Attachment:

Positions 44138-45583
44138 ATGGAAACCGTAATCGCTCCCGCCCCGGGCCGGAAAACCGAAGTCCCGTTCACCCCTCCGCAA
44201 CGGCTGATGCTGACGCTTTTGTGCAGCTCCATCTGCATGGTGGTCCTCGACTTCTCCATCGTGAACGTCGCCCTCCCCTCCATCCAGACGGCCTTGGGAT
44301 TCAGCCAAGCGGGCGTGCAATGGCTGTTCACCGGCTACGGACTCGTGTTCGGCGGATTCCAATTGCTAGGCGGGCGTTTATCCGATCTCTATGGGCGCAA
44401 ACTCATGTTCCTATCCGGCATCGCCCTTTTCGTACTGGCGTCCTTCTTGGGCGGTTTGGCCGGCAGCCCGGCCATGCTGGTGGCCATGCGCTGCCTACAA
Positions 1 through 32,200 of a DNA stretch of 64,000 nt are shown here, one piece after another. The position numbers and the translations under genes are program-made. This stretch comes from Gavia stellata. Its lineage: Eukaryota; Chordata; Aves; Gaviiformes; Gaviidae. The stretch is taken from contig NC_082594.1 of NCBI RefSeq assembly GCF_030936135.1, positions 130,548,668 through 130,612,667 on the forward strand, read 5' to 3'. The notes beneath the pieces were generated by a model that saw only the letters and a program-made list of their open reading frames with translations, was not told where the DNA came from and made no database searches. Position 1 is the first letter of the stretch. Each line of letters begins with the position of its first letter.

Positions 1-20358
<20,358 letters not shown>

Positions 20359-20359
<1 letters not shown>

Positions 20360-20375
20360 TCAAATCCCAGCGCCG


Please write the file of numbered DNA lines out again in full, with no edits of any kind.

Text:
Positions 44138-45583
44138 ATGGAAACCGTAATCGCTCCCGCCCCGGGCCGGAAAACCGAAGTCCCGTTCACCCCTCCGCAA
44201 CGGCTGATGCTGACGCTTTTGTGCAGCTCCATCTGCATGGTGGTCCTCGACTTCTCCATCGTGAACGTCGCCCTCCCCTCCATCCAGACGGCCTTGGGAT
44301 TCAGCCAAGCGGGCGTGCAATGGCTGTTCACCGGCTACGGACTCGTGTTCGGCGGATTCCAATTGCTAGGCGGGCGTTTATCCGATCTCTATGGGCGCAA
44401 ACTCATGTTCCTATCCGGCATCGCCCTTTTCGTACTGGCGTCCTTCTTGGGCGGTTTGGCCGGCAGCCCGGCCATGCTGGTGGCCATGCGCTGCCTACAA
Positions 1 through 32,200 of a DNA stretch of 64,000 nt are shown here, one piece after another. The position numbers and the translations under genes are program-made. This stretch comes from Gavia stellata. Its lineage: Eukaryota; Chordata; Aves; Gaviiformes; Gaviidae. The stretch is taken from contig NC_082594.1 of NCBI RefSeq assembly GCF_030936135.1, positions 130,548,668 through 130,612,667 on the forward strand, read 5' to 3'. The notes beneath the pieces were generated by a model that saw only the letters and a program-made list of their open reading frames with translations, was not told where the DNA came from and made no database searches. Position 1 is the first letter of the stretch. Each line of letters begins with the position of its first letter.

Positions 1-20358
<20,358 letters not shown>

Positions 20359-20359
<1 letters not shown>

Positions 20360-20375
20360 TCAAATCCCAGCGCCG